Bad weather prevents recovery of park ranger’s body
SEATTLE (AP) — Whiteout conditions on Mount Rainier National Park prevented rangers on Saturday from recovering the body of a colleague who died while rescuing four injured climbers near the mountain’s peak.
Crews were hoping for a break in the weather but conditions got worse as the day progressed, said park spokeswoman Brandi Stewart. Crews said the forecast looked better for recovery on Sunday.
A team of four rangers who had begun climbing to the spot where Nick Hall slid 2,600 feet to his death turned back to Camp Schurman. The campsite is at the 9,500-foot level.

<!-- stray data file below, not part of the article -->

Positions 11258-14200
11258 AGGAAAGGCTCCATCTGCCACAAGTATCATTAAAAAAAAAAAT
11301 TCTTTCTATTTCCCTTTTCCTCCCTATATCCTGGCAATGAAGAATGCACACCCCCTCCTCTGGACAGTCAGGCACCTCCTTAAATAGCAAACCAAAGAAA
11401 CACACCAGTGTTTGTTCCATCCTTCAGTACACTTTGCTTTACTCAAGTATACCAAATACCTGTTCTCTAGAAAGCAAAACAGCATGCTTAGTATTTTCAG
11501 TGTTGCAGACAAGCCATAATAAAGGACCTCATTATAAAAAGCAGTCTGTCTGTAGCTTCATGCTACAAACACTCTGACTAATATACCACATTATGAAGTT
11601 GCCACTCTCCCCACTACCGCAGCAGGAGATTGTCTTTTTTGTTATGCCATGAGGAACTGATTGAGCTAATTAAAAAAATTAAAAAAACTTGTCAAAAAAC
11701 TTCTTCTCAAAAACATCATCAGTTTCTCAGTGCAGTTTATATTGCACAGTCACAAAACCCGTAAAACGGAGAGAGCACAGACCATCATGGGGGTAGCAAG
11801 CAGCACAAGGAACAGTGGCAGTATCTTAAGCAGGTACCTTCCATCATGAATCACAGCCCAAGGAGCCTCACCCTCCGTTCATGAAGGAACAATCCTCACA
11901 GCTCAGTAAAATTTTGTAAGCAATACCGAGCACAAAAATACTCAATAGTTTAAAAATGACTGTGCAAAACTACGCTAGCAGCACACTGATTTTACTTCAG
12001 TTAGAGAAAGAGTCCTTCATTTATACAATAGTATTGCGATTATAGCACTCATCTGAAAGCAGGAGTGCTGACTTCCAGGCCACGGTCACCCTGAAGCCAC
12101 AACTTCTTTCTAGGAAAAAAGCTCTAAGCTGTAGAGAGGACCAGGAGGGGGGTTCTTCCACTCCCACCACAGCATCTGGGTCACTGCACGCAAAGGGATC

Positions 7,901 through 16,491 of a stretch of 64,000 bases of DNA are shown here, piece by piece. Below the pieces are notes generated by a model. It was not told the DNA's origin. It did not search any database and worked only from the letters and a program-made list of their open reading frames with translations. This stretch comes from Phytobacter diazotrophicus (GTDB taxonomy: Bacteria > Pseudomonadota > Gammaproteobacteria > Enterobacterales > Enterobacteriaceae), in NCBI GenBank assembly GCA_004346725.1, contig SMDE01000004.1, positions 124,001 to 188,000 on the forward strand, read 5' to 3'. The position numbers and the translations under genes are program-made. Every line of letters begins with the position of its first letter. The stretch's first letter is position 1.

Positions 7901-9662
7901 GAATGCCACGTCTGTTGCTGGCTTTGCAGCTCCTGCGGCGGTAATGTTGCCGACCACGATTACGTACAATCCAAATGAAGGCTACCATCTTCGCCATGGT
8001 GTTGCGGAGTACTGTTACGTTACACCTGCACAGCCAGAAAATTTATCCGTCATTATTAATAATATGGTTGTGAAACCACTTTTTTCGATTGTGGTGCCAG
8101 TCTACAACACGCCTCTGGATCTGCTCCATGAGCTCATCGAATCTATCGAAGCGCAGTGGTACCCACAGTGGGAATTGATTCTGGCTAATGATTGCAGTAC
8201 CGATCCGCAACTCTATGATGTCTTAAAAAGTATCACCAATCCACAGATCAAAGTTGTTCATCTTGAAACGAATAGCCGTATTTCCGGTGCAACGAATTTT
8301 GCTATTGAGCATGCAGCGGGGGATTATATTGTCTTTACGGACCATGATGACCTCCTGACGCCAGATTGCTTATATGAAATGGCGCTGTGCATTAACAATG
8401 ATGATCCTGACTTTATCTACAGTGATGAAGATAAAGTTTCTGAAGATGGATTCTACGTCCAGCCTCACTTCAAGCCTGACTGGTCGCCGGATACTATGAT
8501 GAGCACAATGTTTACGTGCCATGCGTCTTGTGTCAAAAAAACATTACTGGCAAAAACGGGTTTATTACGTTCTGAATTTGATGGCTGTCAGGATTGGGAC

The rangers were going to assist with a planned recovery from a helicopter, which remained on standby until the weather allows flying conditions.
Hall died Thursday after helping four climbers from Texas who fell near the 14,411-foot mountain’s peak. The climbers had reached the summit and were on their way down, roped together, when two women fell into a crevasse on Emmons Glacier at the 13,700-foot level. Two men were able to stop the group, and one called for help by cellphone.
Hall had helped put three climbers into the helicopter when he fell. The final climber, Stacy Wren, descended the mountain with rangers Friday.
Park spokeswoman Patti Wold identified the climbers as Stuart Smith, Noelle Smith, Ross Vandyke and Wren.